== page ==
## Abstract

We investigate the origin and renormalization of the gradient (Q2) term in the propagator of soft bosonic fluctuations in theories of itinerant fermions near a quantum critical point (QCP) with ordering wavevector Q0=0. A common belief is that (i) the Q2 term comes from fermions with high energies (roughly of order of the bandwidth) and, as such, should be included into the bare bosonic propagator of the effective low-energy model, and (ii) fluctuations within the low-energy model generate Landau damping of soft bosons, but affect the Q2 term only weakly. We argue that the situation is in fact more complex. First, we found that the high- and low-energy contributions to the Q2 term are of the same order. Second, we computed the high-energy contributions to the Q2 term in two microscopic models (a Fermi gas with Coulomb interaction and the Hubbard model) and found that in all cases these contributions are numerically much smaller than the low-energy ones, especially in 2D. This last result is relevant for the behavior of observables at low energies, because the low-energy part of the Q2 term is expected to flow when the effective mass diverges near QCP. If this term is the dominant one, its flow has to be computed self-consistently, which gives rise to a novel quantum-critical behavior. Following up on these results, we discuss two possible ways of formulating the theory of a QCP with Q0=0.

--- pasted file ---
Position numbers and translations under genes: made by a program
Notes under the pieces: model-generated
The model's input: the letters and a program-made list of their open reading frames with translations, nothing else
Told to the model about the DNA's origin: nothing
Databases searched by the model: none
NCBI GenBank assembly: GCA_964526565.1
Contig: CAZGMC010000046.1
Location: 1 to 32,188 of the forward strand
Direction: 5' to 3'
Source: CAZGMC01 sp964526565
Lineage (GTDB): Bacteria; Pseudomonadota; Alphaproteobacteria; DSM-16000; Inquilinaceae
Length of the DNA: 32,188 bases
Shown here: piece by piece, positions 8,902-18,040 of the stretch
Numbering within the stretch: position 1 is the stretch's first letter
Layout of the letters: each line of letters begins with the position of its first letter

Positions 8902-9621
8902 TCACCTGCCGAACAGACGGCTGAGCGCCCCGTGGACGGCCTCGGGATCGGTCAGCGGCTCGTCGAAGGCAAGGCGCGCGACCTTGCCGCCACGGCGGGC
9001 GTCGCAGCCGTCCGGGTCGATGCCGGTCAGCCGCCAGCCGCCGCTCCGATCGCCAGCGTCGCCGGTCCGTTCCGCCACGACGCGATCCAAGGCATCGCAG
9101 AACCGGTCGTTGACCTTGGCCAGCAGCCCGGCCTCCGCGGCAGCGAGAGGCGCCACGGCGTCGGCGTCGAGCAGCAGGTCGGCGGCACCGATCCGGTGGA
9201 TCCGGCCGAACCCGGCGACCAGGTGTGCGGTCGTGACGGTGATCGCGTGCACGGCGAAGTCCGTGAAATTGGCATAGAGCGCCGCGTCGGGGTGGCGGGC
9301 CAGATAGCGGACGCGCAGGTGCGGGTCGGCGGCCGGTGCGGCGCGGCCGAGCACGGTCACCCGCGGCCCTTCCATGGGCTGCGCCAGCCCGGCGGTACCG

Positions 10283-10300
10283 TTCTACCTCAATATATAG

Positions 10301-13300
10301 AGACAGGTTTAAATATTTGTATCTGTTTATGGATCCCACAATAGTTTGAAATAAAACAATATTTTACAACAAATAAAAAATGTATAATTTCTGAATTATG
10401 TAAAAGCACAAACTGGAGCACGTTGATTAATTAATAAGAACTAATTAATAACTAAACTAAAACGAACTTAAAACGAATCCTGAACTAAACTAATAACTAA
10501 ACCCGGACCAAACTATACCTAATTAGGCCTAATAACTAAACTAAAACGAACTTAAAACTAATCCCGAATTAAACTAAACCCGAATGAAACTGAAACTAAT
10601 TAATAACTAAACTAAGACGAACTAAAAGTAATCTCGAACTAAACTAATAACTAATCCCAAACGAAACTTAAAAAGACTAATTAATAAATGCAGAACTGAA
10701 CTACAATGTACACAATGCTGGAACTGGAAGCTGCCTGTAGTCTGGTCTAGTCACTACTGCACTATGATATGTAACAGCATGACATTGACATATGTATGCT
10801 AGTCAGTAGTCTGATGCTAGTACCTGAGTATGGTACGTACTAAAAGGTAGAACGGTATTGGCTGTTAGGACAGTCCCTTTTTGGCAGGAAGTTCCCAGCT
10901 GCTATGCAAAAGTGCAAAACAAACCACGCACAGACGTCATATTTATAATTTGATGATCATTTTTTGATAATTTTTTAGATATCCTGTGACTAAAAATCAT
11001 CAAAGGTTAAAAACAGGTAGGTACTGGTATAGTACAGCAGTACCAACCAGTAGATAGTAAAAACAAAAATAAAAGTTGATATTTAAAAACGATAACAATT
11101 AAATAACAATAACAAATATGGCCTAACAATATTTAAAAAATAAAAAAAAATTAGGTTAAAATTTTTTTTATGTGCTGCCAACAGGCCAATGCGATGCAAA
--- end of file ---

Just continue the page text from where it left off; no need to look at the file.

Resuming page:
Original language | English (US) |
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Article number | 085137 |

Journal | Physical Review B |

Volume | 96 |

Issue number | 8 |

DOIs | |

State | Published - Aug 24 2017 |

### Bibliographical note

Funding Information:We thank N. Prokofiev for his help with the numerical calculation, and E. Abrahams, C. Batista, S. Maiti, P. Wolfle, and V. A. Zyuzin for stimulating discussions. P.S. acknowledges support from the Institute for Fundamental Theory, University of Florida. The work of A.V.C. was supported by the NSF via Grant No. DMR-1523036. D.L.M. and A.V.C. acknowledge the hospitality of the Kavli Institute for Theoretical Physics, which is supported by the NSF via Grant No. NSF PHY11-25915.